I have no problem with human-readable DSLs as just a higher level of high-level languages, but they should be used by people who know their limits and can use them responsibly. By this point, though, many people with the domain knowledge to use a higher-level language can either switch back to the more flexible high-level language they already use or write their own DSL.
Buying a Tool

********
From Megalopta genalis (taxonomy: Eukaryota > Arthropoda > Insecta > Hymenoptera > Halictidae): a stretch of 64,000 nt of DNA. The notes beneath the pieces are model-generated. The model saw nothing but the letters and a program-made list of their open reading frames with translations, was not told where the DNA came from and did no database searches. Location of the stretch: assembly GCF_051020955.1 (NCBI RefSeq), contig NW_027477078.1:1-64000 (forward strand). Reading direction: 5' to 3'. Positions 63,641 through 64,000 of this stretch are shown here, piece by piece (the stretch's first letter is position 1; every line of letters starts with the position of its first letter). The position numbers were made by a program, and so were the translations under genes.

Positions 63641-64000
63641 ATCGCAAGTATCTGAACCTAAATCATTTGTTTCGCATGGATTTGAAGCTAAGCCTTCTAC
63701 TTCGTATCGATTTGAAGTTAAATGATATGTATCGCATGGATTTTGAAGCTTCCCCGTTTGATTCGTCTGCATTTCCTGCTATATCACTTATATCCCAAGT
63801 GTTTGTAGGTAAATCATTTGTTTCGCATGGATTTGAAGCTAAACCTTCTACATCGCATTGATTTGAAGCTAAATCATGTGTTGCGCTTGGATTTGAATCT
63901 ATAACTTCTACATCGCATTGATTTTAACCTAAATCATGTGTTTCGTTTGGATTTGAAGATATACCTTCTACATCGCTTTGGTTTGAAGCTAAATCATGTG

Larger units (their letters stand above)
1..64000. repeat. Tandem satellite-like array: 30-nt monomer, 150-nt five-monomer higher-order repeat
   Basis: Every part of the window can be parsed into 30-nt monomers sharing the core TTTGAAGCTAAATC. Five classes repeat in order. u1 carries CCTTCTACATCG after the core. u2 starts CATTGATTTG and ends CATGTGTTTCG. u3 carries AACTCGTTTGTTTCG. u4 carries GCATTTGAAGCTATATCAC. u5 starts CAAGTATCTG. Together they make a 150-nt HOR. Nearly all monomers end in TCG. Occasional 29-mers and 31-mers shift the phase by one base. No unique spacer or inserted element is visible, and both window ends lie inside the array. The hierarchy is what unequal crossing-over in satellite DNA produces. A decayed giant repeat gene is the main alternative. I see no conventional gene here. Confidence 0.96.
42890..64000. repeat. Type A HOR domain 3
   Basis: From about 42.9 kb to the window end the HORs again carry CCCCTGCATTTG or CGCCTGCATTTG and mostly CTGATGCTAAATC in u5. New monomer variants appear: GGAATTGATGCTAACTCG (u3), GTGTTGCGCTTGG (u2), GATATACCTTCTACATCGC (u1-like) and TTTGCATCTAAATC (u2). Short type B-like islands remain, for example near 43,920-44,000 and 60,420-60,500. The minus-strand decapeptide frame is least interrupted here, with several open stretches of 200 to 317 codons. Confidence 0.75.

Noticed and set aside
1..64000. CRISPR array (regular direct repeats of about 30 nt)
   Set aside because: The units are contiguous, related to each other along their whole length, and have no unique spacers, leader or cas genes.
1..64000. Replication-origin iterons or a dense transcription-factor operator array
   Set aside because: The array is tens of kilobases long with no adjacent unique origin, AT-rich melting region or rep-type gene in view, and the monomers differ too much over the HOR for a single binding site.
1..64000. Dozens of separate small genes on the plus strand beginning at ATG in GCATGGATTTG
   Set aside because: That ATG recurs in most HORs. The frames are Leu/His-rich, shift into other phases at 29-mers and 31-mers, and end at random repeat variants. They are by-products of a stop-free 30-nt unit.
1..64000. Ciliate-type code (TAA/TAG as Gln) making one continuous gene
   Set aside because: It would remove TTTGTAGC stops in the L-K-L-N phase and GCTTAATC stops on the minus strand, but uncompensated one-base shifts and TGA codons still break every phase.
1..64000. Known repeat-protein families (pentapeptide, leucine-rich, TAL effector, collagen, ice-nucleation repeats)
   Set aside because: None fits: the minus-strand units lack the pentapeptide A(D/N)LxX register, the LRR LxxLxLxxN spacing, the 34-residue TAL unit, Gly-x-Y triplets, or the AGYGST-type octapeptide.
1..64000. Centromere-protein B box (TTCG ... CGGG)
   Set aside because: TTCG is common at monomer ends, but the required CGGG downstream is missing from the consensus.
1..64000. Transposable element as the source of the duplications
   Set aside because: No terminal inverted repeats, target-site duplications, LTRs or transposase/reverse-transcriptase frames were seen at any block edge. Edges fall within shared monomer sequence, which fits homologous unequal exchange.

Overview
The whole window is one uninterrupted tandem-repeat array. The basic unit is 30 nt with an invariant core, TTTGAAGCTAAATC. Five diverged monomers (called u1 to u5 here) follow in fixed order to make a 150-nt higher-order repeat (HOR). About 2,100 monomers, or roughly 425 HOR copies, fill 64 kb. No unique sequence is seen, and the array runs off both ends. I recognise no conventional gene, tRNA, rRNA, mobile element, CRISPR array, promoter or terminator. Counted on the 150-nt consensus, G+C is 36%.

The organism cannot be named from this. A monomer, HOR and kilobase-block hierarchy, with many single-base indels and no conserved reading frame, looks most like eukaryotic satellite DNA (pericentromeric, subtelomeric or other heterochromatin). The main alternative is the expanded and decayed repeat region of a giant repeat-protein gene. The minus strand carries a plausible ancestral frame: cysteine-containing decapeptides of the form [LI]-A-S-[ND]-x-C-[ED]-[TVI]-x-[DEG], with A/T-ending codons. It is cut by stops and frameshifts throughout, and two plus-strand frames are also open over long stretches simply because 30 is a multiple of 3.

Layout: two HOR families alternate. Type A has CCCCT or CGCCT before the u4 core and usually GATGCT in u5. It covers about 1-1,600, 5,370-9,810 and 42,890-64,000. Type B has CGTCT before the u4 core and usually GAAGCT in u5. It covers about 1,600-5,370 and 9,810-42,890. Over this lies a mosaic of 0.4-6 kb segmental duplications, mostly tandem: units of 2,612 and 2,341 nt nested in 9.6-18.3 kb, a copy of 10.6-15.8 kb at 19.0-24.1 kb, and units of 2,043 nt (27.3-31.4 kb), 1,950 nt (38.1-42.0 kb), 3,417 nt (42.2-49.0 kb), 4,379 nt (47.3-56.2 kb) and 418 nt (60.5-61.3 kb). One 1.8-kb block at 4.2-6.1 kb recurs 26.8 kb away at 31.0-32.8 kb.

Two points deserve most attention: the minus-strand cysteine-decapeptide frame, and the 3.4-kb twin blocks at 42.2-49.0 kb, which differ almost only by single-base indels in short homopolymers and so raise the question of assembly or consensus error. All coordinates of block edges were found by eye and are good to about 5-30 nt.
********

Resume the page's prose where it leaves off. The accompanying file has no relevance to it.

I don’t have any problem with it being harder than a visual recorder because recorders are mostly useless for serious commercial automation projects (where “commercial” also infers “has money to spend on your tool”). I think that should be a concern for your idea, also, because many people abandon projects and tools because they’re not fit for purpose - and they do this because they assume their tools are more capable than they are and don’t yet know what they want them to do until they trip over it. Selenium is partly popular because of its flexibility and power. If your system can’t read an external log file or pause for Ajax or deal sensibly with iFrames then it does not matter how easy it is to use. When I’m researching automation I want to know if it’ll plug into my stack - will it work with Jenkins? Can my deployment process trigger it and can it trigger my deployment process? Can I run it headless? Can I run it in a grid or in parallel? Is there a simple way to run the same suite across different browsers? A floor mop is easy to use and suitable for beginners and understood by all team members, but it can’t support my automation project.